The jobs are awarded by lottery Monday through Thursday mornings in Love Park.
Ten people are selected to work with Mural Arts Philadelphia in a continuation of a pilot project that started in April and has already completed a major project in Suburban Station.
Another 10 people are now being selected for jobs with the city's Community Life Improvement Programs, or CLIP, cleaning lots and removing graffiti.
"It helps you out a lot, this stuff, put a couple dollars in your pocket," said Daniel, as he swept debris from a sidewalk in Port Richmond.
"I think it's a beautiful thing, getting the city clean. So I think it's a great job," added Thomas, who was enjoying his first day on the job after several tries.
Carlton Addison has been picked three times for the CLIP program, now in its third week.
"It gets me out of the shelter and doing something positive," he said.
The program also offers support services, connections to housing and rehab for those who want it.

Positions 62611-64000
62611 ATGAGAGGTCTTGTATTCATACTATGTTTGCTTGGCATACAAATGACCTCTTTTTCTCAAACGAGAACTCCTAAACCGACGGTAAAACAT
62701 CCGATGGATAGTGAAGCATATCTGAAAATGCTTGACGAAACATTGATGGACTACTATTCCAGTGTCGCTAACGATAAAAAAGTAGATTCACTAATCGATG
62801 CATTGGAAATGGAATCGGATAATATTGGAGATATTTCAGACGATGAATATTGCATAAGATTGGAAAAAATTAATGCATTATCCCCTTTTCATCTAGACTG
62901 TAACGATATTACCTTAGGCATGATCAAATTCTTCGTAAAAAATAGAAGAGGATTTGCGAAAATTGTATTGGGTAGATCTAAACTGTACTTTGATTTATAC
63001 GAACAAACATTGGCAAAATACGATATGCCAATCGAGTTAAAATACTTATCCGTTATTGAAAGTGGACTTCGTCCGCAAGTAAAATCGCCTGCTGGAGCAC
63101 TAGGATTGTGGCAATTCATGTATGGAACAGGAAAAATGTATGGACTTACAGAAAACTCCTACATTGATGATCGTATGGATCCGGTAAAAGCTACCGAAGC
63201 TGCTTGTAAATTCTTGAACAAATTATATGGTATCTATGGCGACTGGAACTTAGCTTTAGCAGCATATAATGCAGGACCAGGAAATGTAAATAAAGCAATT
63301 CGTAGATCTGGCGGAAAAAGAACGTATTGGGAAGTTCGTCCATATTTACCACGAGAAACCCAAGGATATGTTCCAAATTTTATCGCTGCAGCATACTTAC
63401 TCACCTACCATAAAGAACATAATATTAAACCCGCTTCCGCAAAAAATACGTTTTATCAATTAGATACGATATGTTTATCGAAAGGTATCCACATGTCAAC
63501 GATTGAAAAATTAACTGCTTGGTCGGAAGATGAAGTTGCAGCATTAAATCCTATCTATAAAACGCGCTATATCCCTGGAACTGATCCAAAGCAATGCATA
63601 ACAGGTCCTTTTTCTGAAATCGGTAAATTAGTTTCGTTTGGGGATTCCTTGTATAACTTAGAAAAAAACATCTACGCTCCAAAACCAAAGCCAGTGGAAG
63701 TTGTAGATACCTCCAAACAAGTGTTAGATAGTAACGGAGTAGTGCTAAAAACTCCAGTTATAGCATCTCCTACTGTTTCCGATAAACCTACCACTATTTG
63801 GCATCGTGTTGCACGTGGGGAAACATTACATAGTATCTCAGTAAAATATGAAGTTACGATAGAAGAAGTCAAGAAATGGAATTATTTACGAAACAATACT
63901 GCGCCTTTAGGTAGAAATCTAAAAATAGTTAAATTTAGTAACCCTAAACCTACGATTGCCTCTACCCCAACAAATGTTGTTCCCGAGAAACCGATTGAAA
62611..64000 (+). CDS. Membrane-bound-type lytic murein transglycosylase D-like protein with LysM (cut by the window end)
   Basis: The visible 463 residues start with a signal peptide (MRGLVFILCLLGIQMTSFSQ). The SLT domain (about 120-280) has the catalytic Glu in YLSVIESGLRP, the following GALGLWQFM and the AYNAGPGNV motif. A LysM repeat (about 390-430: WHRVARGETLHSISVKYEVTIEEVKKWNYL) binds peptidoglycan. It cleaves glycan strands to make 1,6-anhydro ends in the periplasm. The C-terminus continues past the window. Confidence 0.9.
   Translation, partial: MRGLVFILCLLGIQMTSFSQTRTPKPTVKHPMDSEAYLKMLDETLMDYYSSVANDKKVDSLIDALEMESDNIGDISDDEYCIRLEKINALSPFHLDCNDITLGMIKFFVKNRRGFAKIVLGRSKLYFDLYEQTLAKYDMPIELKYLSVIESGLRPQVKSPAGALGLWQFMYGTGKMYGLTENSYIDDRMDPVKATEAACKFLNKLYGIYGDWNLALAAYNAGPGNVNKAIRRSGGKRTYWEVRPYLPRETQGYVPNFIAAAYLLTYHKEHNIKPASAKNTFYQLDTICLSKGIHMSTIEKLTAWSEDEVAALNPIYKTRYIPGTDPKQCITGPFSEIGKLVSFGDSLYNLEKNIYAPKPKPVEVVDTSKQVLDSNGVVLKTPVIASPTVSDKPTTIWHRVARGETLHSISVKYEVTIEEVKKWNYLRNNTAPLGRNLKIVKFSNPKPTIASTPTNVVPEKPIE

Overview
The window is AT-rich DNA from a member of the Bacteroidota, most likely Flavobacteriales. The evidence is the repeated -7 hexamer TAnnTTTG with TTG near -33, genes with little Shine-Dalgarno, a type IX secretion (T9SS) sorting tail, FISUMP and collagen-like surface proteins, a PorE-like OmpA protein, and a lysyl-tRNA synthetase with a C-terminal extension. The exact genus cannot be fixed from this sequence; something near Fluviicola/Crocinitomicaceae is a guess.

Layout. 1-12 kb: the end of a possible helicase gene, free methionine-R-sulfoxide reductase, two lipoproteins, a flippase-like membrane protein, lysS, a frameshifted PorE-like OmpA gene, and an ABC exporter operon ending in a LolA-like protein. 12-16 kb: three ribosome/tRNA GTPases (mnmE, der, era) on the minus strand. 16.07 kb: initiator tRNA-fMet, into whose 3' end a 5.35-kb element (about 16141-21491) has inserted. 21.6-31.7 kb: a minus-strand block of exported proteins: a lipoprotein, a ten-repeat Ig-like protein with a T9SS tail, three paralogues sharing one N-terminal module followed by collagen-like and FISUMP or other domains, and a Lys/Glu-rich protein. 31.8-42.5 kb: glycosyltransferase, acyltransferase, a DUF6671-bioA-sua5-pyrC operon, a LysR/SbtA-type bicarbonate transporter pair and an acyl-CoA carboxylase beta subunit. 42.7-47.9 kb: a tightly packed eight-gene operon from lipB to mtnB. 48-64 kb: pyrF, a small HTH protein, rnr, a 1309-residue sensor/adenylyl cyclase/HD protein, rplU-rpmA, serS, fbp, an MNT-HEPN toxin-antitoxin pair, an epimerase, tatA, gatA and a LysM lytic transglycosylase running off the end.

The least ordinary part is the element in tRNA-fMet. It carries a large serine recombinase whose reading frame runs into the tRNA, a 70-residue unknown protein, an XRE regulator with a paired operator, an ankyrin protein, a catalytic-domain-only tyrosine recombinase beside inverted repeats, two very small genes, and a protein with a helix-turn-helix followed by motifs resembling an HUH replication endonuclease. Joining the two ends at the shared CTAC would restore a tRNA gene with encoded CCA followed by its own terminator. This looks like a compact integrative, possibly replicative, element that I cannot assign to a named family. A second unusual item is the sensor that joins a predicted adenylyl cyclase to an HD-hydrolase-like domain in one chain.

Homeless Services director Liz Hersh has even bigger ambitions for the program in the long term. She hopes these low-barrier jobs that require no applications, no drug tests and no background checks will lead to permanent ones.
Michael Belo is already one success story. In April and May, he lined up daily for a shot at a job working on a mural in Suburban Station. On Tuesday morning, he was calling out the numbers for the Love Park lottery, a full-time employee of Mural Arts.
Hersh believes more can be helped into full-time employment.
"They can work their way up into getting their ID, overcoming those tough barriers, those tough questions about background and build from that strong desire to work," she said.
Her next goal is to get private employers into the mix to continue expanding the program.